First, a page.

|01||A Worldwide Preoccupation||20180226|
In the first of five Essays, writer and journalist Madeleine Bunting begins a week-long exploration of why attention has become a major social concern. Attention, she finds, is now big business - where we cast our eyes on a computer screen, and for how long, has become a key factor in advertising. Attention is something we both 'pay' and want to 'attract' - and for a journalist, Madeleine admits, it can be quite addictive. And, as so many people search for their 15 minutes of micro-fame online, getting as much attention as we can seems to have become a worldwide preoccupation. How worried should we be?
|02||Multitaskers And Gorillas||20180227|
The writer Madeleine Bunting continues her exploration of how we pay attention.
The writer and journalist Madeleine Bunting continues her exploration of the different ways in which we pay, or fail to pay, attention. Inevitably, she argues, attention to one thing always implies withdrawal of it from others, and in our digital age, the battle for our attention, however brief, has become fiercer than ever. And, Madeleine warns, those who think they can successfully multi-task are probably deluding themselves - as the famous 'gorilla experiment', in which subjects failed to see a man in a gorilla costume walking into a basketball match, has demonstrated.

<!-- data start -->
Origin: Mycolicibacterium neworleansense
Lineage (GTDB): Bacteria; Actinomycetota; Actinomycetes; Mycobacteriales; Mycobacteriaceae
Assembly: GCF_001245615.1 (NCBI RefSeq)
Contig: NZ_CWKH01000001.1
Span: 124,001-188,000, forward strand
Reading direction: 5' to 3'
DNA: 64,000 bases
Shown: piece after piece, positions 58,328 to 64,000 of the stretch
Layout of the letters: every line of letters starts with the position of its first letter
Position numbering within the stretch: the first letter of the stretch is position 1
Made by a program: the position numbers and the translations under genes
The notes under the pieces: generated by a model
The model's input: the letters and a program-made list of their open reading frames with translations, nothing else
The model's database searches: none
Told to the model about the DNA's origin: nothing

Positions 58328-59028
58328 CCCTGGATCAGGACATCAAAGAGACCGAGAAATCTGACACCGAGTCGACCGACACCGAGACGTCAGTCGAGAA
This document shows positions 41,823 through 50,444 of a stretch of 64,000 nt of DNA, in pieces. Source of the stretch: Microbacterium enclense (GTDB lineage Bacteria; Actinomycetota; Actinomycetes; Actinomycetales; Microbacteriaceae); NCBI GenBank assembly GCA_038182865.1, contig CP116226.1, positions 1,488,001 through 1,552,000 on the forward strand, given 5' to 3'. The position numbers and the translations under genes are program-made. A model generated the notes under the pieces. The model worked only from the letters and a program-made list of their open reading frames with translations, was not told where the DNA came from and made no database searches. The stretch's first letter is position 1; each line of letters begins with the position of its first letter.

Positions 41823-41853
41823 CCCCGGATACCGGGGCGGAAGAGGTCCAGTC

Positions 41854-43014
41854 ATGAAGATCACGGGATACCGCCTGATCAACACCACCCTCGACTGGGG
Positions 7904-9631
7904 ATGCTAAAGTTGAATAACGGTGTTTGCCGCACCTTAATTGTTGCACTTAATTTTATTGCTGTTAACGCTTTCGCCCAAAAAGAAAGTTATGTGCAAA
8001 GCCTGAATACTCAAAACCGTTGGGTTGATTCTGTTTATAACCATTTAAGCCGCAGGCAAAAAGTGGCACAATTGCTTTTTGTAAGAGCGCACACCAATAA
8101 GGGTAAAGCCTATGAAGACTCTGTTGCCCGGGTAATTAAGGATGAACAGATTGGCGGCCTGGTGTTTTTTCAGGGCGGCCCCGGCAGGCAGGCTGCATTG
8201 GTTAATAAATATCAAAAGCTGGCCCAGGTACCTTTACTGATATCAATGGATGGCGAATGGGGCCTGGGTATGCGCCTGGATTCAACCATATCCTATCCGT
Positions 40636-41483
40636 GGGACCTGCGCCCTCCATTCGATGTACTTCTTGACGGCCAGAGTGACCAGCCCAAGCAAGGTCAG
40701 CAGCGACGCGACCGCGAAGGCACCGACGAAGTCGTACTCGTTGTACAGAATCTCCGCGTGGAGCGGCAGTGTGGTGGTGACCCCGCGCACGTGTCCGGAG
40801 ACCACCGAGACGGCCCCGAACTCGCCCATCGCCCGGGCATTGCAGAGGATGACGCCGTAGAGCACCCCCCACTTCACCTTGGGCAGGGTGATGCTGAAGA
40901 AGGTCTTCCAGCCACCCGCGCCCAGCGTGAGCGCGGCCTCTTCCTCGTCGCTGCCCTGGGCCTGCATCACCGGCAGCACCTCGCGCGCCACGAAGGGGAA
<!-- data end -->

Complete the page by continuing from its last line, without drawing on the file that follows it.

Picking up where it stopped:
|03||Escaping The Onslaught||20180228|
Writer Madeleine Bunting presents her third Essay on attention in the digital age.
In the third in her series of Essays, writer and journalist Madeleine Bunting grapples with what happens when our bodies and minds can no longer sustain the sensory onslaught offered by digital media, with countless items constantly competing for our attention. For Madeleine herself, the only way to regain her ability to pay deep attention and articulate complex ideas was to cut herself off from digital media for a while; and she recalls how she regained her ability to write during a long and lonely trip to the beaches of the Outer Hebrides.
|04||Prayer And Snake Oil||20180301|
In the fourth in her series of Essays on attention, the writer and journalist Madeleine Bunting explores some key moments in the history of how we have paid attention, or failed to do so. The church, she finds, has perfected the use of ritual to focus our attention; and the habit of attention, as French mystic Simone Weil argued, can even be seen as the substance of prayer. But similar ways of attracting and holding attention have also been put to far more sinister use.
|05||Beyond The Crisis Of Attention||20180302|
In this series of Essays, writer and journalist Madeleine Bunting has been exploring some of the pitfalls of the digital revolution: in particular, how it can scatter and manipulate our attention and prevent us from focusing deeply on any one idea. But are the consequences of constant multi-tasking really all negative? Her children, Madeleine admits, would say no - they are capable of doing things on three different screens at once while doing their homework, and they still come away with A*s. Madeleine herself is more dubious about the benefits of scattering her attention too widely - and in this final Essay, she also explores whether Mindfulness meditation can be an antidote to the crisis of attention.
|05 LAST||Beyond The Crisis Of Attention||20180302|